ST. JOHN’S, N.L. — Husky restarted oil production off Newfoundland this week, but the company hasn’t yet determined how to repair the connector responsible for November’s oil spill.
The company halted production for more than two months in the White Rose oil field following a Nov. 16 oil spill of an estimated 250,000 litres.
The spill came during a production restart as a fierce storm began to wane. It was believed to be the largest in the history of the province’s offshore industry.
Earlier this week, the Canada-Newfoundland Offshore Petroleum Board approved Husky’s restart at one drill centre that uses a separate flowline from the one where the leak originated.
Oil was flowing from one well in the drill centre on Wednesday, with more to follow in the coming weeks.
The board also approved Husky’s plan to retrieve the faulty flowline connector and bring it up for examination.
Husky senior vice-president Trevor Pritchard said it could be weeks before a two-day weather window appears for the company to retrieve the connector, plug the flowline and flush it with water.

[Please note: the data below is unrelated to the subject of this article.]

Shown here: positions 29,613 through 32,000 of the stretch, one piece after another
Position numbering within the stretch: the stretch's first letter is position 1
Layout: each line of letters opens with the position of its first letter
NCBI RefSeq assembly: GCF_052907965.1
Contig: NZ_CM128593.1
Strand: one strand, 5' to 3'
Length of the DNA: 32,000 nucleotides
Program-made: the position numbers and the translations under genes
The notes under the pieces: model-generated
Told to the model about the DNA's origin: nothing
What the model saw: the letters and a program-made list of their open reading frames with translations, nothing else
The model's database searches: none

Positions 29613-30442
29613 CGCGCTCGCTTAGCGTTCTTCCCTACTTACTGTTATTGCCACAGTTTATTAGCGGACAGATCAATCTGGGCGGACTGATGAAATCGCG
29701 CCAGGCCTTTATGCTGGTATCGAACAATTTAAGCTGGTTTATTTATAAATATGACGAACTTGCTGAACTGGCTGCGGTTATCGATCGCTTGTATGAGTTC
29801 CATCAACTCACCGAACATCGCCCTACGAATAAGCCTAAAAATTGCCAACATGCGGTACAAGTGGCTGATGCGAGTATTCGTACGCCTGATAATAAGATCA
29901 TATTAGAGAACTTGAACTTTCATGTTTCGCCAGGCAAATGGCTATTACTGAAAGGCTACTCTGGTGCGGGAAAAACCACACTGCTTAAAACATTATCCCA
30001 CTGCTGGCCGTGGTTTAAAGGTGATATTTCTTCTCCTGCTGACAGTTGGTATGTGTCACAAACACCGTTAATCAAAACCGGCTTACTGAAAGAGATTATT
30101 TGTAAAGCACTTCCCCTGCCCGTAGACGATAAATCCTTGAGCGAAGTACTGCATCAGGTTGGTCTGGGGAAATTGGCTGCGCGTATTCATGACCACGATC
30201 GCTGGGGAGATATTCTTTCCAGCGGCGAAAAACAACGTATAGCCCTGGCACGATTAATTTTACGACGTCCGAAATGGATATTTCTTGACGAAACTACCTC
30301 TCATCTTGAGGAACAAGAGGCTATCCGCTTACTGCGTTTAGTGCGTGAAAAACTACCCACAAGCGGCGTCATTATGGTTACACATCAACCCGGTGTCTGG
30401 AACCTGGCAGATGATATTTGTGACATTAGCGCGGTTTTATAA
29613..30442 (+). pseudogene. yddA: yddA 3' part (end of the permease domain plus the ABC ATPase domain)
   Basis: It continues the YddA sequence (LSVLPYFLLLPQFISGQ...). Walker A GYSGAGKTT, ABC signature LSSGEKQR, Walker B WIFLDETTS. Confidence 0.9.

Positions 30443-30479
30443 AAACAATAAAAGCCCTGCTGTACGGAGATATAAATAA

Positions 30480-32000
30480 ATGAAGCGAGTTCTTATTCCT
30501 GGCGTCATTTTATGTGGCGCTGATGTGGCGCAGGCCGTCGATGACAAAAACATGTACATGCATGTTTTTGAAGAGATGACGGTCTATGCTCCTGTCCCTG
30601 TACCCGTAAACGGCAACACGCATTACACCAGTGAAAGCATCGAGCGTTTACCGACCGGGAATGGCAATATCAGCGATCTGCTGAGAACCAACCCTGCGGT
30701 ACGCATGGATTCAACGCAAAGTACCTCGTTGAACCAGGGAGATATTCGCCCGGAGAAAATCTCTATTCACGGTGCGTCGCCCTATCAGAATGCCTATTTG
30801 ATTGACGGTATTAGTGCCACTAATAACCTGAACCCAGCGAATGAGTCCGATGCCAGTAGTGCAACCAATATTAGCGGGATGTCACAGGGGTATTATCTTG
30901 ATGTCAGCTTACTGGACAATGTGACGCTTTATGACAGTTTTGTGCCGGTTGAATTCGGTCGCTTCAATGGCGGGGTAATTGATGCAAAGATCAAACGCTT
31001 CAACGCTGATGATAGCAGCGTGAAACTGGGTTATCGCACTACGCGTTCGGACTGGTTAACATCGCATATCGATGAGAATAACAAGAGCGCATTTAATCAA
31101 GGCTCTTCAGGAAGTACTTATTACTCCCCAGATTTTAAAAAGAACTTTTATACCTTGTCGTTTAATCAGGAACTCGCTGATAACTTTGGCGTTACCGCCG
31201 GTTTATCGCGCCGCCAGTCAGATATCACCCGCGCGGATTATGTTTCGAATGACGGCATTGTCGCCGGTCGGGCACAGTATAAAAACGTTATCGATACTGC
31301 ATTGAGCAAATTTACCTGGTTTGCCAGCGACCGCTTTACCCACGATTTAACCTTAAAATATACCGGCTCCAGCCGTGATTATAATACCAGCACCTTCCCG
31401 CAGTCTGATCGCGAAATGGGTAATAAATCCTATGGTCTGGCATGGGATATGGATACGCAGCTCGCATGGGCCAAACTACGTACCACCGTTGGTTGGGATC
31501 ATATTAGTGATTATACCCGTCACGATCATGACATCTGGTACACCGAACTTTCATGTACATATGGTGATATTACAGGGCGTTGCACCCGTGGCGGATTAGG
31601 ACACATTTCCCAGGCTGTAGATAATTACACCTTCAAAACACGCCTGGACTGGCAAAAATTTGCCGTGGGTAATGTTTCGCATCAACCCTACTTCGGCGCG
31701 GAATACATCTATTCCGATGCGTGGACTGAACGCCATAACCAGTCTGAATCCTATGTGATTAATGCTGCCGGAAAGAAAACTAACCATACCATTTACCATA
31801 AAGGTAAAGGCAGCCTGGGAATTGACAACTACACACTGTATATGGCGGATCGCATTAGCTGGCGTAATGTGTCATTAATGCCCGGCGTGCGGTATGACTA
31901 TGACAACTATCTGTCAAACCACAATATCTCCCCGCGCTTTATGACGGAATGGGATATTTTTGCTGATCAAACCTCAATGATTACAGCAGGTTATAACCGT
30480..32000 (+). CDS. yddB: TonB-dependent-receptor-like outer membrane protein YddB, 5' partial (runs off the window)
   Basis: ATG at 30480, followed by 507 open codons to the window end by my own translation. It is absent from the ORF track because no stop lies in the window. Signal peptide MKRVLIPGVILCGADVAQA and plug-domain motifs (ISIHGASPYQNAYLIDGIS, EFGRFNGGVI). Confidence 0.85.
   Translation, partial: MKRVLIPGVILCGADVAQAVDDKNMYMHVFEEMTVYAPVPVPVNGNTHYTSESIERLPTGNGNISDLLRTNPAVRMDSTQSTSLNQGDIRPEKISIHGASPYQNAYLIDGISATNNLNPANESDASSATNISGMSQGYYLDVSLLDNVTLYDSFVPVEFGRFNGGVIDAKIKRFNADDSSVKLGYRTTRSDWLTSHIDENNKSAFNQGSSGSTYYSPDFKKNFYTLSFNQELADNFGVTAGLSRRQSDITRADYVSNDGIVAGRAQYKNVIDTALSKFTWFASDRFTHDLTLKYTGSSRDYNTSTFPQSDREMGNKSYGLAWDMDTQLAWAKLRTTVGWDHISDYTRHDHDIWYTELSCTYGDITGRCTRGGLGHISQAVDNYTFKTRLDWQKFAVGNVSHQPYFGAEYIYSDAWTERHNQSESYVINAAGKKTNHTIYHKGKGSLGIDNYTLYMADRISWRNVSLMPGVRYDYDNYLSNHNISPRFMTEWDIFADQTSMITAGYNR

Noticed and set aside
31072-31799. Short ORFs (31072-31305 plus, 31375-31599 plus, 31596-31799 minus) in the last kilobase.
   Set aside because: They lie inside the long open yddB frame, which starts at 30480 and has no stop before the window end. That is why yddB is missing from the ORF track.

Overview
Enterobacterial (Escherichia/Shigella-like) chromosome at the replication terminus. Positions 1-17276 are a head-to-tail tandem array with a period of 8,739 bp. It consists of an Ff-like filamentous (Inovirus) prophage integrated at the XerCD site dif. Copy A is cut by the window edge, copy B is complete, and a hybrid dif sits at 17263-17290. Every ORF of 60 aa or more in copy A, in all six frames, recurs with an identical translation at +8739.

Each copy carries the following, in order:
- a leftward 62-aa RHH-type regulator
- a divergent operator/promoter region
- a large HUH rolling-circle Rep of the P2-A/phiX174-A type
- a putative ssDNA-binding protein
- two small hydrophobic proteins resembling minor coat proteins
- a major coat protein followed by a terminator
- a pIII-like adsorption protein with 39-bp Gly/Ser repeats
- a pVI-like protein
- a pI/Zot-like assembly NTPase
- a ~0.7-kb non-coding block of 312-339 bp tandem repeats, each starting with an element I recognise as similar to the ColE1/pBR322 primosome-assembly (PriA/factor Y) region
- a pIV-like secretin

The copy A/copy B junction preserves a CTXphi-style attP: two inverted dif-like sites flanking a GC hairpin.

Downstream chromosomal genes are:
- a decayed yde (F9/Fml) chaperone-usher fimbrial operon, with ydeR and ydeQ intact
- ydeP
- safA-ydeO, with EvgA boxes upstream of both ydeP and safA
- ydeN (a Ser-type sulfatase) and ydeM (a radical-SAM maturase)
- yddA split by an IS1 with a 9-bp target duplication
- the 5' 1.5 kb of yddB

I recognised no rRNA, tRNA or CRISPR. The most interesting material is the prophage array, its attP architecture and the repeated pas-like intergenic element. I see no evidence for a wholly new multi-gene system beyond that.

“Once we’ve achieved that, we can then install an engineered solution, whatever that might be,” Pritchard said on Wednesday.
Once the connector is retrieved, an engineering solution to repair the flowline will be presented to the offshore board for approval.
In the meantime, key operations are to happen during daylight hours, as a condition of the regulator’s approval.
Other conditions will require aerial and vessel surveillance, operational and wildlife observers on board and monitoring of Husky’s onshore activities.
Work is still suspended at the other four drill sites in the oil field, awaiting approval from the regulatory authority to restart.
Leak testing still needs to be done on the other drill centres, Pritchard said.
Husky said in a news release that adverse weather guidelines were updated and risk assessments and safety reviews were completed before restarting work at the drill centre.
The offshore board’s investigation into the November spill is still ongoing.
The Canadian Press